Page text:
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Sabbath School

The Daily Bread of the Soul

In 1552, Martin Luther wrote in the preface to his Commentary on Romans:

Boasting in the Cross

Boasting in the Cross

Lesson 14: September 23–29, 2017

LISTEN:

Drs. Carl Cosaert and Paul Dybdahl provide the commentary for this week’s lesson. Listen to the audio file below. 

Lesson14-BoastingInTheCross.mp3

Leading Question:  

Hope for the Hopeless

Isn’t this portion of Scripture the true crux of our spiritual journey as a church family? We have seen, in Galatians 5:16-25, a list of the “acts of a sinful nature,” and there are certainly some major league issues listed there. I am feeling pretty good as we get started into the list. But then we get to “sins” that impact our relationships. Paul seems to be saying to me that “moral failure” is more than adultery or acts of public depravity. He gives even more space to acts and attitudes that make me stop and take inventory.

The Watermelons of Generosity

When I was very small, two or three years old perhaps, my mother would put me in a play pen on the back lawn, under a tree, and give me sweet slices of fresh peach. As I grew up, she always tried to have a ripe white peach from the garden for me on my birthday in early May in southern California. Peaches are still my favorite fruit. And my earliest memory is of sun through leaves, of that sweet moment of anticipation.

Luther on Galatians

Verse 13. For, brethren, ye have been called unto liberty; only use not liberty for an occasion to the flesh, but by love serve one another. 

The Covenants: Two Kinds of Relationships

Many of us read the Bible in linear fashion in which every narrative, piece of poetry, legal text, and other forms of prose merit equal weight to every other, with every text representing God’s ideal will equally. As a result, we have no defining way to resolve texts that conflict with one another. Consequently, we often take sides supporting one set of “key texts” over against another set.

From “Foolish Gentiles” to “My Little Children”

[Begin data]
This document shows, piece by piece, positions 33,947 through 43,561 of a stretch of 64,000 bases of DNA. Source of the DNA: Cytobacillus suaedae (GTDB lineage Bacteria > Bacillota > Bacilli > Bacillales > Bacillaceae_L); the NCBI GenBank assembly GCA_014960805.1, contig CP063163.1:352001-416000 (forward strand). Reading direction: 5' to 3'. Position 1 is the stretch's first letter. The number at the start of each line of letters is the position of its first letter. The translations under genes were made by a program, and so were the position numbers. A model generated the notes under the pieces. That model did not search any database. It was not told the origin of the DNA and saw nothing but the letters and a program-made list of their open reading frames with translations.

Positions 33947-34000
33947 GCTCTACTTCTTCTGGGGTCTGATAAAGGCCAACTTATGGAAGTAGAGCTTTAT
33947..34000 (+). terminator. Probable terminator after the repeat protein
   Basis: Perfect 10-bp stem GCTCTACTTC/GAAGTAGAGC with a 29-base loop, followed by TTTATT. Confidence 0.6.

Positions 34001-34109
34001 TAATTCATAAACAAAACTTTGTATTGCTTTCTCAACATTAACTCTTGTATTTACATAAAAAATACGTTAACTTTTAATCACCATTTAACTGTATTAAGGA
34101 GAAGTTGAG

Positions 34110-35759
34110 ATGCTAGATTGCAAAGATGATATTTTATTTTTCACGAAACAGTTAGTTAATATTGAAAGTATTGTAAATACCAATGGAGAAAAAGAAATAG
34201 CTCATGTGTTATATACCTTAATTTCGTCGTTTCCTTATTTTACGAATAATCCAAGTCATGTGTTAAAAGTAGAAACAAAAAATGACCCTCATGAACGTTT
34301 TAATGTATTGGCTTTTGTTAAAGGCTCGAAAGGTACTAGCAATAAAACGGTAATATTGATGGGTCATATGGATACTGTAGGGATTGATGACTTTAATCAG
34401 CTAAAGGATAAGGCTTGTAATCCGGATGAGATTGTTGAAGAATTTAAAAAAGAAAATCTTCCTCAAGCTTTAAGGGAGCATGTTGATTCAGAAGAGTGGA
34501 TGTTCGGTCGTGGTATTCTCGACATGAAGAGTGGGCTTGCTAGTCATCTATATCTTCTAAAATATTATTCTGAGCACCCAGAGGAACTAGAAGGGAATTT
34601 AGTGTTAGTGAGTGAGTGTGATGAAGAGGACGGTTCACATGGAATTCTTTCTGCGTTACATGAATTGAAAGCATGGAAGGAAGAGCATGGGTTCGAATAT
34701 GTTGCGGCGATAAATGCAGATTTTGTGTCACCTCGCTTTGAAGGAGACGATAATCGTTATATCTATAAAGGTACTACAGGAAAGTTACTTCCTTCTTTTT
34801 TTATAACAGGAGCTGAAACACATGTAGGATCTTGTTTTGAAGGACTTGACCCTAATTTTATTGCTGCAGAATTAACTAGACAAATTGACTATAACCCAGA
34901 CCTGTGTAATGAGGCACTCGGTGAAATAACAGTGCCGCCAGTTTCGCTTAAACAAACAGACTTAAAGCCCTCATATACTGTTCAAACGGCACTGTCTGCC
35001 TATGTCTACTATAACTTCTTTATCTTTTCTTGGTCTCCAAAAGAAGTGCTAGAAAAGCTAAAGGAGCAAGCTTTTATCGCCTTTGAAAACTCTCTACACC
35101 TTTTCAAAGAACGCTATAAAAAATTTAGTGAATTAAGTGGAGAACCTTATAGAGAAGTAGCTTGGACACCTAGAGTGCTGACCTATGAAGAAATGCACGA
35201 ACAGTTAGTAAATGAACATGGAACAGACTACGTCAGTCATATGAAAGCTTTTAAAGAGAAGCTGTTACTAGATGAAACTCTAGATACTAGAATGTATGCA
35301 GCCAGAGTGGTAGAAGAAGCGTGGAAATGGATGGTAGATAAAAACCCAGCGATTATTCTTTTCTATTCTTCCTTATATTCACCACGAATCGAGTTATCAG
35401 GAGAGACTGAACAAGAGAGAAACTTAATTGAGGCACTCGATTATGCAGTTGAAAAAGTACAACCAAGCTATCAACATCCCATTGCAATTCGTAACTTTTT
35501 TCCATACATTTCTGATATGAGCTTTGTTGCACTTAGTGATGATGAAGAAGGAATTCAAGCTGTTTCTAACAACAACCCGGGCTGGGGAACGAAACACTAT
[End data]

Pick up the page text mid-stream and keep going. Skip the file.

In the first two thirds of the Letter to the Galatians, Paul is engaged in a frank and sometimes angry, rhetorical defense of his apostolic authority and the gospel that he had been proclaiming among the Gentiles. In these sections, Paul argues that he is as much an apostle as Peter and his colleagues in Jerusalem and that his teaching—that Gentiles could become Christians and live accordingly outside the context of the Jewish law—is true and biblically valid.

A New Paradigm for Understanding Galatians

“Let it be known to you therefore, brothers, that through this man forgiveness of sins is proclaimed to you, and by him everyone who believes is freed from everything from which you could not be freed by the law of Moses”(Acts 13:38-9 ESV).

Problematic Approaches

In the Face of Law and Grace: Adventist Views on Salvation and How We Speak About Them

This week’s Adult Bible Study Guide quotes Ellen White: “The law of God, spoken in awful grandeur from Sinai, is the utterance of condemnation to the sinner. It is the province of the law to condemn, but there is in it no power to pardon or to redeem.” (SDA Bible Commentary, VI, 1094). God’s power “to pardon and to forget” is, as the influential Adventist theologian G. D.

Old Testament Faith

Old Testament Faith

Lesson 5: July 22 – 28, 2017.

LISTEN:

Drs. Carl Cosaert, Paul Dybdahl, and Dave Thomas provide the commentary for this week’s lesson. The audio file appears at the end of this article. 

Leading Question:

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